According to a HR news item, the polo scenes were shot on location at the Riviera Country Club in Los Angeles. Reviews praised costume designer Helen Rose's numerous gowns for Turner, all of which were in shades of black, white and gray. LAEx noted that these outfits were "extremely effective in Technicolor." Latin Lovers was Montalban's last film for M-G-M. His seven-year contract expired in Sep 1953, a time when the studio was reducing its roster of contract players and scaling back production. More Less

SOURCE CITATIONS
SOURCE
DATE
PAGE
Box Office
25 Jul 1953.
---
Daily Variety
20 Jul 53
p. 3.
Film Daily
23 Jul 53
p. 11.
Hollywood Reporter
29 Sep 52
p. 2.
Hollywood Reporter
13 Oct 52
p. 5.
Hollywood Reporter
26 Nov 52
p. 8.
Hollywood Reporter
5 Dec 52
p. 6, 10.
Hollywood Reporter
8 Dec 52
p. 7.
Hollywood Reporter
10 Dec 52
p. 7.
Hollywood Reporter
2 Jan 53
p. 4.
Hollywood Reporter
6 Jan 53
p. 9.
Hollywood Reporter
9 Jan 53
p. 9.
Hollywood Reporter
16 Jan 53
p. 14.
Hollywood Reporter
20 Jul 53
p. 3.
Los Angeles Examiner
29 Aug 1953.
---
Motion Picture Daily
21 Jul 1953.
---
Motion Picture Herald Product Digest
25 Jul 53
p. 1926.
New York Times
13 Aug 53
p. 17.
Newsweek
24 Aug 1953.
---
Variety
22 Jul 53
p. 6.
CAST
PRODUCTION CREDITS
NAME
PARENT COMPANY
DISTRIBUTION COMPANY
NAME
CREDITED AS
CREDIT
DIRECTORS
Asst dir
2d asst dir
PRODUCER
WRITER
PHOTOGRAPHY
Dir of photog
ART DIRECTORS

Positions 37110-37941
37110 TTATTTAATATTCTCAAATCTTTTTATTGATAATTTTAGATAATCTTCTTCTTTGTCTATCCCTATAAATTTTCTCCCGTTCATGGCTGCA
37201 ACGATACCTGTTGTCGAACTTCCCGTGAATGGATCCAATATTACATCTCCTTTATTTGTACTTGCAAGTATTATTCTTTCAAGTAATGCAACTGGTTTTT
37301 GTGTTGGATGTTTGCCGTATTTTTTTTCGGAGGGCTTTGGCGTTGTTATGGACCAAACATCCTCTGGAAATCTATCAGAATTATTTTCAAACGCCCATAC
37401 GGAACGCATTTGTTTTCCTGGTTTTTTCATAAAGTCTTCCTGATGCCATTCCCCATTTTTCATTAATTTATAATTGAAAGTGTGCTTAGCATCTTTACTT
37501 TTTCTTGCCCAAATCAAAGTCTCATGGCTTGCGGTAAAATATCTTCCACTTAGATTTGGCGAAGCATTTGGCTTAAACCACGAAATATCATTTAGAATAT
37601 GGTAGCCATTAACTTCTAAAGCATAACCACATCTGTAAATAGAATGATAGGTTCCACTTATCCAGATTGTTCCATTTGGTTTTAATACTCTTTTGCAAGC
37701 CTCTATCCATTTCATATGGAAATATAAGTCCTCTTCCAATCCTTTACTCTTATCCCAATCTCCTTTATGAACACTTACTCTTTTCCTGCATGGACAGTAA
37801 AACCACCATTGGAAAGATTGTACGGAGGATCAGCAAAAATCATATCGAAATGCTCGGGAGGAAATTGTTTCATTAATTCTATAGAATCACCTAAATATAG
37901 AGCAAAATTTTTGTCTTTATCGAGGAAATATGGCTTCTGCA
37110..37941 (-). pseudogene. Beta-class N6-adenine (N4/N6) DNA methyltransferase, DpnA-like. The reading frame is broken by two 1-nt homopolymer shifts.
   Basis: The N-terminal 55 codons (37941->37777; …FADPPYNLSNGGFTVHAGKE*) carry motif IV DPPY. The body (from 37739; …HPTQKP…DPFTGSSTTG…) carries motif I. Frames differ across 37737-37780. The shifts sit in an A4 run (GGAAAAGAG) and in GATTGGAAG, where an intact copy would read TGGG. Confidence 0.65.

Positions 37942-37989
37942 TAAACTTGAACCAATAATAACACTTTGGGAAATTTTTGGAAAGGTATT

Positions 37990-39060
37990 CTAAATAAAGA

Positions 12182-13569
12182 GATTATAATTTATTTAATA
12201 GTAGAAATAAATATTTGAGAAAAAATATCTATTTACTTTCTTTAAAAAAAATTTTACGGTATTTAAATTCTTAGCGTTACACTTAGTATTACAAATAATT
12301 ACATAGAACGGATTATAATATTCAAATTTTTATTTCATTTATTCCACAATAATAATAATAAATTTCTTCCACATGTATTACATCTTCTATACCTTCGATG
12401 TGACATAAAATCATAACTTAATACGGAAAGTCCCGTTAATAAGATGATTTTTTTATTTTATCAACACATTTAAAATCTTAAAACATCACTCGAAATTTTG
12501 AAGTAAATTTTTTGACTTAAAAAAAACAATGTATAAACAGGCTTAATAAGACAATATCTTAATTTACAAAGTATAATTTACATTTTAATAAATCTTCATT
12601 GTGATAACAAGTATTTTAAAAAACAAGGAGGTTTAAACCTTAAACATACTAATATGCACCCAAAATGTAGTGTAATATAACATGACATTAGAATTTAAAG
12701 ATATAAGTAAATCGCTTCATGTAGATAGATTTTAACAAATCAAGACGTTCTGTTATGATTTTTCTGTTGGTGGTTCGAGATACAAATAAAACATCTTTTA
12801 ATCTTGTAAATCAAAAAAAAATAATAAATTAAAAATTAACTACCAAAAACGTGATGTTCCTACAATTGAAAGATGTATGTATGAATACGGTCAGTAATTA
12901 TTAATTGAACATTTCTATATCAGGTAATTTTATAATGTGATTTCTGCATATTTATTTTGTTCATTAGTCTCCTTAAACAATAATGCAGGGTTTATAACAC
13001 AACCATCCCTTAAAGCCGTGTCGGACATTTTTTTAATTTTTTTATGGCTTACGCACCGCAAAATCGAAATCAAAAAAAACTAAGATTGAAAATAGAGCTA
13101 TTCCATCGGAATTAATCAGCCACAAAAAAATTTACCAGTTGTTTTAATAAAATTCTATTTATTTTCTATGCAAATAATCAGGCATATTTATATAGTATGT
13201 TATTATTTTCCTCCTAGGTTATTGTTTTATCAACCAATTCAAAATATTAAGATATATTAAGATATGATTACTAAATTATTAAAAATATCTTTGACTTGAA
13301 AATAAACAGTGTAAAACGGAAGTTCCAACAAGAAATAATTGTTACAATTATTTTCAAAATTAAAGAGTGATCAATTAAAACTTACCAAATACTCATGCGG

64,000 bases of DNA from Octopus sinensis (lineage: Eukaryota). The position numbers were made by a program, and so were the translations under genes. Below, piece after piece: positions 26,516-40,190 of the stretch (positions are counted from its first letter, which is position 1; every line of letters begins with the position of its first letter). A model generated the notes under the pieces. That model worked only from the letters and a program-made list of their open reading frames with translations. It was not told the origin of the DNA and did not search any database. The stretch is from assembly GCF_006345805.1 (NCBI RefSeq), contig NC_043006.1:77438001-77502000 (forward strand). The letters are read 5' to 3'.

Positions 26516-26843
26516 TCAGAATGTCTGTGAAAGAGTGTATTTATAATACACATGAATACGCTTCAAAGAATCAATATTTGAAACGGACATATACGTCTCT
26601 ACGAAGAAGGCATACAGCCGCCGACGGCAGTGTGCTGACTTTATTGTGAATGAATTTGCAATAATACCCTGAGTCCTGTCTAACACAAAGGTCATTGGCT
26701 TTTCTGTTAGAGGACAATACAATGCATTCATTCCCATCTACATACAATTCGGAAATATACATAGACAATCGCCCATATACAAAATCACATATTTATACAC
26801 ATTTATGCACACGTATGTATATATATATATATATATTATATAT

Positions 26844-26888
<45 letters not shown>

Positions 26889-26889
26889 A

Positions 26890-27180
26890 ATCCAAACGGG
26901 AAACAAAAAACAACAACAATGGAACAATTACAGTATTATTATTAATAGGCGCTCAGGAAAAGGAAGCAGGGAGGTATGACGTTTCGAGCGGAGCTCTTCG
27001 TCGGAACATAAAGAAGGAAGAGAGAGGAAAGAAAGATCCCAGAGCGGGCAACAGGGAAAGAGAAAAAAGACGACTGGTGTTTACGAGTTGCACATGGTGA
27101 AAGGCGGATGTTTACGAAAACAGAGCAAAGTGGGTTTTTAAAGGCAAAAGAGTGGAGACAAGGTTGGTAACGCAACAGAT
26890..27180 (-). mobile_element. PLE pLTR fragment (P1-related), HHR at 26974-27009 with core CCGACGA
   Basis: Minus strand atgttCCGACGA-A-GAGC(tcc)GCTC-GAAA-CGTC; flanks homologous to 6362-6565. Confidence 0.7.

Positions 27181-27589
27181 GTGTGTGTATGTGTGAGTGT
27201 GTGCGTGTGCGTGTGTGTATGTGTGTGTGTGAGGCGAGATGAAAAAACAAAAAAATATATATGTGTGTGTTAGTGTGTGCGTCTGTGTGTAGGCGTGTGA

Art dir
FILM EDITORS
Asst film ed
SET DECORATORS
Set dec
Set dec
COSTUMES
Women's cost des by
Men's cost des by
MUSIC
Mus dir
SOUND
Rec supv
VISUAL EFFECTS
Spec eff
DANCE
Dances staged by
MAKEUP
Hair styles
Makeup created by
PRODUCTION MISC
Scr supv
Tech adv
Riding instructor
STAND INS
Singing voice double for Ricardo Montalban
COLOR PERSONNEL
Technicolor col consultant
Col consultant
SOURCES
MUSIC
"The Night and You" by Nicholas Brodszky
"Twinkle, Twinkle Little Star," music traditional.
SONGS
"I Had to Kiss You," "Come to My Arms," "Carlotta, Ya Gotta Be Mine" and "A Little More of Your Amour," music by Nicholas Brodszky, lyrics by Leo Robin.
DETAILS
Release Date:
28 August 1953
Premiere Information:
New York opening: 12 August 1953
Production Date:
2 December 1952--mid January 1953
Copyright Claimant:
Loew's Inc.
Copyright Date:
13 July 1953
Copyright Number:
LP2829
Physical Properties:
Sound
Western Electric Sound System
Color
Technicolor
Duration(in mins):
104
Length(in feet):
9,385
Length(in reels):
11
Country:
United States
Language:
English
PCA No:
16391
Passed by NBR:
Yes
SYNOPSIS